Is it "late October" yet?
#11
KDE is an OS? Huh? They've got their own branch/flavor of Linux or something? I was hoping to find Debian, where you could go into Synaptic and remove KDE and put in what you want.

Plasma? Not the old hardware technology like plasma TV that runs hot, radiates RF, wastes power?
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#12
(10-23-2018, 06:23 AM)Luke Wrote: The Pinebooks are rolling off the factory line. The issue is that KDE guys need to fix support for the higher resolution IPS panel in the new Pinebooks - and their Pinebooks got stuck in customs. Shipping will start when the image works... hopefully by the end of the week.

Higher resolution IPS panel?
Dare to explain a bit more and give us some information?
What will the new resolution be?
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#13
Sorry, indeed, KDE Neon.
The panel is 1080p
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#14
If we don't plan on using KDE, can mine get shipped now?
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#15
This KDE Neon?  https://en.wikipedia.org/wiki/KDE_neon  I don't want use use Ubuntu anyway.

The 1080p I like.  Will both sizes be like that?  I know, display availability is questionable and unpredictable.  What's the display interface, SPI?[Image: Vector_Video_Standards8.svg]
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#16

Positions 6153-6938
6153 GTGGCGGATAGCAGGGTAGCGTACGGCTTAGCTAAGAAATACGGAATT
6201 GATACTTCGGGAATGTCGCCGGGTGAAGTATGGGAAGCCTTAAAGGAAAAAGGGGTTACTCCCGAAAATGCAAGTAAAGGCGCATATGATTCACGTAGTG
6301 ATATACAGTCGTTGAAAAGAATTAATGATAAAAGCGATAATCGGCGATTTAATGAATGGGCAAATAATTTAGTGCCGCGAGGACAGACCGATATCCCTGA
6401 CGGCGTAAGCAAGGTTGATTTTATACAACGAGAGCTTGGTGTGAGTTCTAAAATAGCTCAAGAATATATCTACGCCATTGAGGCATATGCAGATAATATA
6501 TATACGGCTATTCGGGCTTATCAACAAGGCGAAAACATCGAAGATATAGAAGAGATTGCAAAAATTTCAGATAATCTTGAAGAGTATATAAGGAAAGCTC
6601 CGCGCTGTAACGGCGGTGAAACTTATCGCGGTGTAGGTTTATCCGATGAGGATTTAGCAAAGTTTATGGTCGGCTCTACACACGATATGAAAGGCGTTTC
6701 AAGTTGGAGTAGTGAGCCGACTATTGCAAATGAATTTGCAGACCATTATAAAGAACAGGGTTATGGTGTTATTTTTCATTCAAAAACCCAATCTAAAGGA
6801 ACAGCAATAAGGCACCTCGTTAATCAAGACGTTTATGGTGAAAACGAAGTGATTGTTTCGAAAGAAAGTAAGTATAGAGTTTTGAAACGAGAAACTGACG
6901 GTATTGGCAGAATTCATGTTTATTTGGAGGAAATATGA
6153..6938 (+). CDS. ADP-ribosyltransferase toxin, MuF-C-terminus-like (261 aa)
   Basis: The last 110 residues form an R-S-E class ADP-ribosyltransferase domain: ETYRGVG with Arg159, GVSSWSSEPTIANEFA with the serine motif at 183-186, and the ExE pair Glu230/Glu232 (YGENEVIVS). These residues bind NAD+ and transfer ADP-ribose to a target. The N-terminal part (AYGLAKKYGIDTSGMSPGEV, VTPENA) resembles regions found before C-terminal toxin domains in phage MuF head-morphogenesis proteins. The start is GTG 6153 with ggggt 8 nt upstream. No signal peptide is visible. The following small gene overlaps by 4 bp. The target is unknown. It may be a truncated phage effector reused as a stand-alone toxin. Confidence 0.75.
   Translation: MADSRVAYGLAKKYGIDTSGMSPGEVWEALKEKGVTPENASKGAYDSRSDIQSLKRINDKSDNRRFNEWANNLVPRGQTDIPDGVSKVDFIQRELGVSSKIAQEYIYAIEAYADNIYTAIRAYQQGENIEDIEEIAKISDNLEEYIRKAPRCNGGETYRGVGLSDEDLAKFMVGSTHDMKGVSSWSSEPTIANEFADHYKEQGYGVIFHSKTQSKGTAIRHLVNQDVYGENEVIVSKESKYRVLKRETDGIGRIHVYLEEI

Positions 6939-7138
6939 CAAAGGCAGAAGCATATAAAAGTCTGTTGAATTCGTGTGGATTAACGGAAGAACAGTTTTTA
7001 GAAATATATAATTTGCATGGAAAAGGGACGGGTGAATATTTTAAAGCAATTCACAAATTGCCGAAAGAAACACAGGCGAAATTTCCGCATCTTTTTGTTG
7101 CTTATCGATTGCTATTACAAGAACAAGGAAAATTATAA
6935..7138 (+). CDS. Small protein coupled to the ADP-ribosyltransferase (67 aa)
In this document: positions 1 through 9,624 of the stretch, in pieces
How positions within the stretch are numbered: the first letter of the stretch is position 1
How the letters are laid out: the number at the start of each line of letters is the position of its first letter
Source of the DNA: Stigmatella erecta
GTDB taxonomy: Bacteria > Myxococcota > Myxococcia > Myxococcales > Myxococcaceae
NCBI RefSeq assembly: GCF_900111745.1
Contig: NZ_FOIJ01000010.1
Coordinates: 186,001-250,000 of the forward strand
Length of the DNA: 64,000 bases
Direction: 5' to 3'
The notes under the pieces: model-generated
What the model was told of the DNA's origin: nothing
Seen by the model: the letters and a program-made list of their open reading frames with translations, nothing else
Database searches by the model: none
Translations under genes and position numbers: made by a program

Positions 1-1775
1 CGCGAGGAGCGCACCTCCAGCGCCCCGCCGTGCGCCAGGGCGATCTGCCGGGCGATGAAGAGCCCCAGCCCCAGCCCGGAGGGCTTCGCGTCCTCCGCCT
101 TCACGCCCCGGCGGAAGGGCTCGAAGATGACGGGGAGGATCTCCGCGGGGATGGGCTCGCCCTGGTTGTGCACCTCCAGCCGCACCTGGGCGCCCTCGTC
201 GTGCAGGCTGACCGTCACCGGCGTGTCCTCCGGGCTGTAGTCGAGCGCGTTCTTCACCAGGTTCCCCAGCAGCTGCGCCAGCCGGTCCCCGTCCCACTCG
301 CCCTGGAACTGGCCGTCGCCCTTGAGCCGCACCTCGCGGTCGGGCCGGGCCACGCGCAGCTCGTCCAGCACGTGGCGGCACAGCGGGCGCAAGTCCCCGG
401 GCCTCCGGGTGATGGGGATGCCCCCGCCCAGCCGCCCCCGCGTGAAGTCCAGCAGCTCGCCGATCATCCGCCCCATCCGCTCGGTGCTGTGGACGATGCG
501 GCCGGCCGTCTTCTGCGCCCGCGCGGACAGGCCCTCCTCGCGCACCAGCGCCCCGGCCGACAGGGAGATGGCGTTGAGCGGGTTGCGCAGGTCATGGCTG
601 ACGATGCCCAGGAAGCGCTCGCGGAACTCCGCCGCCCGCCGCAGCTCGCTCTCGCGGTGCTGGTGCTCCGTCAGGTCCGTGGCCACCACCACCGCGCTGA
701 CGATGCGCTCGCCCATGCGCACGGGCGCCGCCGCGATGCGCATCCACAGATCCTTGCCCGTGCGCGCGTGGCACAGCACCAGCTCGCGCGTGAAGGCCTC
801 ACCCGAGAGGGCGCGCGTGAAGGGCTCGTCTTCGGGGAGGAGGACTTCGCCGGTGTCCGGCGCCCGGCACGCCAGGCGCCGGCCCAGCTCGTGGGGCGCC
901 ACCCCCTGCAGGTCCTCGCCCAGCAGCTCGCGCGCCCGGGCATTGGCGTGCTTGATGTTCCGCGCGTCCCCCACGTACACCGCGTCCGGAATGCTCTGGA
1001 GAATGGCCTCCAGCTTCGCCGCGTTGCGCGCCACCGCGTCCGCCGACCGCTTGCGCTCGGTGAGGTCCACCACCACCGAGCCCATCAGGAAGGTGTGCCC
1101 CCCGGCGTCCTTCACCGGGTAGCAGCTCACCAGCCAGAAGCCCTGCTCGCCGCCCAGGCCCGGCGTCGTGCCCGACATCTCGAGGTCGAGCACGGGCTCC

(10-24-2018, 04:38 AM)Luke Wrote: Sorry, indeed, KDE Neon.
The panel is 1080p

Well, 1080p on an 11" display should be more than acceptable.
If sound/sleep/WiFi/HDMI is sorted, that shoud be a good decision. I might even opt to change my 14" Pinebook to the same distro, just to have a stable environment.
Frankly, I enjoy the 14" Pinebook. Deffo not a high-power/high-speed device, but good enough, especially at the price point, for most of my daily work.
It's nice to have a cheap device that you can toss around without too much concern. That's why my MacBook and my Surface4 see less use than my Pinebook....
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#17
Thank you Luke for your response. 1080p in 11.6 inches has quite high DPI, for my use cases - mostly SSH and LateX its perfect, but I'm wondering how the resolution bump will change the RAM memory consumption.

(10-24-2018, 07:09 PM)ab1jx Wrote: The 1080p I like.  Will both sizes be like that?  I know, display availability is questionable and unpredictable.  What's the display interface, SPI?[
AFAIK both Pinebook cases have a "hole" for 16:9 displays, so its going to be 1920x1080.
That display cannot be connected via SPI. SPI-display have big CPU overhead and makes all the HW acceleration magic impossible. SPI is good if you want to connect small 2$ LCD to your DIY server to display some statistics Wink
Pinebook display is going to use some native LCD interface, probably either MIPI DSI or "RGB". You can find more info here https://linux-sunxi.org/A64
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#18
(10-25-2018, 02:48 AM)fitter Wrote: Thank you Luke for your response. 1080p in 11.6 inches has quite high DPI, for my use cases - mostly SSH and LateX its perfect, but I'm wondering how the resolution bump will change the RAM memory consumption.